Supposedly, artist Carl Milles thought in 1946 that this would look great in the back yard of the United Nations building in New York. It took years, but the idea finally died there. In fact, Milles died too before he had the chance to see the dream realized in suburban Stockholm. Marshall Fredericks picked up the ball, or at least the idea, and ran with it. It's 60 meters tall and was finished in 1995.

When I saw it, I immediately thought of the automatic car washes they have at the rest stops of the Florida Turnpike. You pull in and your car gets sprayed. Were they using it for ships? No. It's good to know Milles had a more spiritual goal in mind, with water a symbol of life.

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Stockholm, Sweden: The Royal Chapel

Think of the word "chapel," and the idea of a small religious area comes to mind.

This is not it.

However, this chapel is located in the midst of Stockholm's Royal Palace. So you wouldn't expect a great deal of modesty.

This is where the Royal Family attends church. It's been around since 1754, part of a remodeling plan after a big fire. Part of the pre-1754 relics that survived the fire are on display here.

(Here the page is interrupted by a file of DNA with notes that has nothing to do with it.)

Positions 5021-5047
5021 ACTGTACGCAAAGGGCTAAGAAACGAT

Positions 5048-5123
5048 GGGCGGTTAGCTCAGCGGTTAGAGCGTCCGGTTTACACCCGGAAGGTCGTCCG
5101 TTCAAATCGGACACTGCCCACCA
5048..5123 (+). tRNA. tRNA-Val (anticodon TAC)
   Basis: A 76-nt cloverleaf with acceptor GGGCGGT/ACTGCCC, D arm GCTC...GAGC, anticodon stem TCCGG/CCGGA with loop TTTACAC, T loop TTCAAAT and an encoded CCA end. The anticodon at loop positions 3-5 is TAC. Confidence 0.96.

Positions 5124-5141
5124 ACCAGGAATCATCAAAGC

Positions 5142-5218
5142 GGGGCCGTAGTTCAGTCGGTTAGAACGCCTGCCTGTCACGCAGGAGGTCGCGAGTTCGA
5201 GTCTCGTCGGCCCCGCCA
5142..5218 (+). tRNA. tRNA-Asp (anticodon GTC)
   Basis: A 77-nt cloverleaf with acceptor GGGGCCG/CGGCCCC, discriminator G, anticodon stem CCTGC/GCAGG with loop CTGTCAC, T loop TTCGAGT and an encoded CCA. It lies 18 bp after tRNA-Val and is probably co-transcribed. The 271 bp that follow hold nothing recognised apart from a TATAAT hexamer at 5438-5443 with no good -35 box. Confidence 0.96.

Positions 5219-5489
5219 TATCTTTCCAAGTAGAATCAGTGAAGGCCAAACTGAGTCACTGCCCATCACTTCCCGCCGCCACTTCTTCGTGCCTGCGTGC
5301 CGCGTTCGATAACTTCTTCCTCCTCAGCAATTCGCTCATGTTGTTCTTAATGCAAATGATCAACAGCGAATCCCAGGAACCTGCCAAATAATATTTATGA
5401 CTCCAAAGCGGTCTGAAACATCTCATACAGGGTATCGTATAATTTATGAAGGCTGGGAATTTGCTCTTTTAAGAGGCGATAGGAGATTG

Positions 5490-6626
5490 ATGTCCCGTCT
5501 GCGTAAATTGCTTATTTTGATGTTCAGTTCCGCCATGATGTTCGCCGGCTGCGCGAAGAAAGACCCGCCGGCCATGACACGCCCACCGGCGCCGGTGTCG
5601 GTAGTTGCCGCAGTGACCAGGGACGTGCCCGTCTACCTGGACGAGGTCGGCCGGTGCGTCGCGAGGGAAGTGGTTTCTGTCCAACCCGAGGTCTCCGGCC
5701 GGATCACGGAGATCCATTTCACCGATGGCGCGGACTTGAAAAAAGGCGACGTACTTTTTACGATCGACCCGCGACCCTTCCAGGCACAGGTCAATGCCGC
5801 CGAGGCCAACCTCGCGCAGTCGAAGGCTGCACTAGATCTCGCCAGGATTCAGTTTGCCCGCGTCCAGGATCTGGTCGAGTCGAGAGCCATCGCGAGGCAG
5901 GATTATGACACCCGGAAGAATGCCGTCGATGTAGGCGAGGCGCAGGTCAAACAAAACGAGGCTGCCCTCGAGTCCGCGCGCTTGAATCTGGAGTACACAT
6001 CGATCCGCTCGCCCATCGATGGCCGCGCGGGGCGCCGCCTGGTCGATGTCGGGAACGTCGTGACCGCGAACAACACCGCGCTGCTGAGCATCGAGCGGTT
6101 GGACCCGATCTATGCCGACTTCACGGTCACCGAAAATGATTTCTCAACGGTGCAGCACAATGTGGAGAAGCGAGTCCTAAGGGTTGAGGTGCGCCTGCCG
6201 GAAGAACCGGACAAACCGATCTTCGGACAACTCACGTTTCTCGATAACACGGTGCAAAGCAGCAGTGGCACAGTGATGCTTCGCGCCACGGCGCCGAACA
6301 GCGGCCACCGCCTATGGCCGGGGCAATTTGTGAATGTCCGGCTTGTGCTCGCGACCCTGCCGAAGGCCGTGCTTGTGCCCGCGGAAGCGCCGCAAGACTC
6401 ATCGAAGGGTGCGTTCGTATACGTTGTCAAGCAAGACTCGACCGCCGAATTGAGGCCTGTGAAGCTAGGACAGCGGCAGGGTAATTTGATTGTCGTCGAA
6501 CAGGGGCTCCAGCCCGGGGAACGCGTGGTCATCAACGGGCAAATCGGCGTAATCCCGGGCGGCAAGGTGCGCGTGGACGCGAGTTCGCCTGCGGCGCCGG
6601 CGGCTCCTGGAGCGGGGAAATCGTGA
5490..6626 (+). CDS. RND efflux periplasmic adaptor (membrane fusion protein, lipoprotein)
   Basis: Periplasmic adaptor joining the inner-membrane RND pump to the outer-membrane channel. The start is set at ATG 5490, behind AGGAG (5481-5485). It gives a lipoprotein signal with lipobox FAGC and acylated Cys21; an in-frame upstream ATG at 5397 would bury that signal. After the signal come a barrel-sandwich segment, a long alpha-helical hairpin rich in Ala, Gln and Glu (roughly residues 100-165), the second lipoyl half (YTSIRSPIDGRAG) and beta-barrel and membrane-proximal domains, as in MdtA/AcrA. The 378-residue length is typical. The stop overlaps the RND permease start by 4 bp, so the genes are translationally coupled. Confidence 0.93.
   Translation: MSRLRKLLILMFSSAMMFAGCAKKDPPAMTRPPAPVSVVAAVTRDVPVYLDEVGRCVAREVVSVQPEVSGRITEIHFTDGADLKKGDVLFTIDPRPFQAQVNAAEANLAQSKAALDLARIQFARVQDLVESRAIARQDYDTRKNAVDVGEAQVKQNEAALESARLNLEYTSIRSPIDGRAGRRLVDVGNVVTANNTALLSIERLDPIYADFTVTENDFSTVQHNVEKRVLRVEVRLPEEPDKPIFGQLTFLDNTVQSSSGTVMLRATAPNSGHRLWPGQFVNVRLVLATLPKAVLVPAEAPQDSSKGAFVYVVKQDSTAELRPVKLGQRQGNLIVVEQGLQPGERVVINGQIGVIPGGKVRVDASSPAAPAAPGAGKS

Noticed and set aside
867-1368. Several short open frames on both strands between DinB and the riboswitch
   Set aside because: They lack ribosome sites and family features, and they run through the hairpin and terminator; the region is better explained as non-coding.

Cue the Dixie Cups: "We're going to the chapel, and we're gonna get married..."

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Stockholm, Sweden: Stortorget

Welcome to the oldest square in Stockholm, which means the idea of having an actual city on this location probably started pretty close to here.

The Stock Exchange building, now used for the Nobel Museum, takes up one side of the square. As you can see, they like their buildings colorful here. Really adds atmosphere.

The next question should be, what's the big thing in the middle of the square? It's a water well. The facility was used until 1856, when the water dried up because the well was up on a hill. The well was moved for a while, but moved back to the original spot for decorative purposes and reconnected to the water supply.